House and Senate committees appear ready to renew the annual tug-of-war over the controversial state spending on stem cell research.
Gov. Martin O’Malley has proposed to give the program $12.4 million for grants to research institutions and private companies. That is only about half the amount the program got at its peak three years ago, and advocates are concerned about the effectiveness of the continually declining funding.
“Is this a long-term commitment, or is this the beginning of the end?” asked Dan Gincel, who heads the Maryland Stem Cell Research Fund. He said the life sciences industry might begin to question the viability of the program if cuts continue.
Gincel, who works for the quasi-public Maryland Technology Development Corp. (TEDCO), made his comments at a budget hearing by the House Education and Economic Development Subcommittee Thursday.
The House is more likely to keep money in the program than is the Senate. The stem cell research grants are typically one of the toughest items to negotiate between the two chambers.
Subcommittee Chair John Bohanan, D-St. Mary’s, said he expects a similar dynamic this year.
Sen. Ed Kasemeyer, chair of the Senate subcommittee that oversees the program, said he expects his chamber will move to cut funding for the program next year.
“Traditionally, the House has been more aggressive than we have,” he said. “I don’t see as much money probably going out as it did last year.”
O’Malley is looking to put $500,000 more in the program next year than there is in the current budget. His mid-year round of budget cuts took $3 million reduction from the fund.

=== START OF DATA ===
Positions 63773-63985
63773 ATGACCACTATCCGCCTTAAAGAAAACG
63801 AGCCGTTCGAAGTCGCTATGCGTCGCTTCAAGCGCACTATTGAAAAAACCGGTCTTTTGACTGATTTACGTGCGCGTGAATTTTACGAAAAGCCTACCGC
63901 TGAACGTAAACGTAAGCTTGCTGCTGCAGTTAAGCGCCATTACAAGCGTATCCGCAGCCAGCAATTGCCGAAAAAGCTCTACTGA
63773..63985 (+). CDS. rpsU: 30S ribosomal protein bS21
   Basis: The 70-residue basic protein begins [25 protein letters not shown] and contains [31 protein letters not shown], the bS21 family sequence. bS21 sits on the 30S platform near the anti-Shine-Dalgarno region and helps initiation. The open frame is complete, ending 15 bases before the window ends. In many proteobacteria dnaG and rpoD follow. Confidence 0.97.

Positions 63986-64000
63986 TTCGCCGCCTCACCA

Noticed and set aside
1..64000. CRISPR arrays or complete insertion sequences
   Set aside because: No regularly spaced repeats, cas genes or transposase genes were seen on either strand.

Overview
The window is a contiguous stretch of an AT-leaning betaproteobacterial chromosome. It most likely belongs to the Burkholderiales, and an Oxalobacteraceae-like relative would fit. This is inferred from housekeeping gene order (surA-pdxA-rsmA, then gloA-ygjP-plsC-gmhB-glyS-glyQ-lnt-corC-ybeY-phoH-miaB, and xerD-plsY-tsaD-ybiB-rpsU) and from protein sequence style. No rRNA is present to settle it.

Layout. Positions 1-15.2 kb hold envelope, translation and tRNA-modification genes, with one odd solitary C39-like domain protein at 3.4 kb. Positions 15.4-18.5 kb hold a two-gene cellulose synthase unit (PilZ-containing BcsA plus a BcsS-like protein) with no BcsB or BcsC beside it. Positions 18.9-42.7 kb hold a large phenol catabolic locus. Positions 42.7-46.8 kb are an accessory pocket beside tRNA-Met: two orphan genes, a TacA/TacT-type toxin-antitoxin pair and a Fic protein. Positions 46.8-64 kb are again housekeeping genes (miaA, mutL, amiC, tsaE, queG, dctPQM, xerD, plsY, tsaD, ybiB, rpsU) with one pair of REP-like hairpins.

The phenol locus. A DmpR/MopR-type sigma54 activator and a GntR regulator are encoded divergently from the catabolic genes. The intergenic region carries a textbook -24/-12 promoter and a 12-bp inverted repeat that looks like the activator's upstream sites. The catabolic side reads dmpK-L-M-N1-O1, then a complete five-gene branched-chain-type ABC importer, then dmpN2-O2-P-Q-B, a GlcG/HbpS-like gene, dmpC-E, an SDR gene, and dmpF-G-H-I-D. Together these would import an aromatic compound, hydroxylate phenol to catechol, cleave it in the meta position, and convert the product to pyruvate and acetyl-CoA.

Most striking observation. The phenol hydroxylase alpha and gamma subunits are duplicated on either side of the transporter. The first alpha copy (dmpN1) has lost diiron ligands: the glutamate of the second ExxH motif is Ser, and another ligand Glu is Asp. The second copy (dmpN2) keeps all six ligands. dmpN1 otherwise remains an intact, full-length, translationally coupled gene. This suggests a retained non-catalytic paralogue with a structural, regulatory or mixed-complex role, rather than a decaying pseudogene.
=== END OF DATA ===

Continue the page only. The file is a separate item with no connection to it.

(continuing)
Legislative analysts have recommended that the state cut stem cell funding to $6.7 million to save money next year, a move that advocates immediately opposed.
But Wednesday’s hearing also illuminated a philosophical debate over whether the state should pay for stem cells derived from human embryos, a method some see as morally wrong.
Nancy Paltell of the Maryland Catholic Conference said lawmakers should be judicious with cuts to the program. She believes research based on cells from living adults would be more immediately effective, and will have a more significant economic impact.
“It just so happens that what’s working the best also happens to be the method that doesn’t have any moral issues,” Paltell said.
Overall, TEDCO believes that the stem cell program is having a big economic impact on the state. It bases some of its claims on a study by the Baltimore-based Sage Policy Group. It found that stem cell grants awarded in 2008 accounted for a total of $71 million in business sales, and 514 jobs paying a total of $34 million.
But in a report released Thursday, legislative auditors criticized TEDCO’s supervision of the stem cell grants and called for tighter control. During the hearing, agency officials said they have agreed with auditors on better supervision for the grants, and lawmakers didn’t push the issue.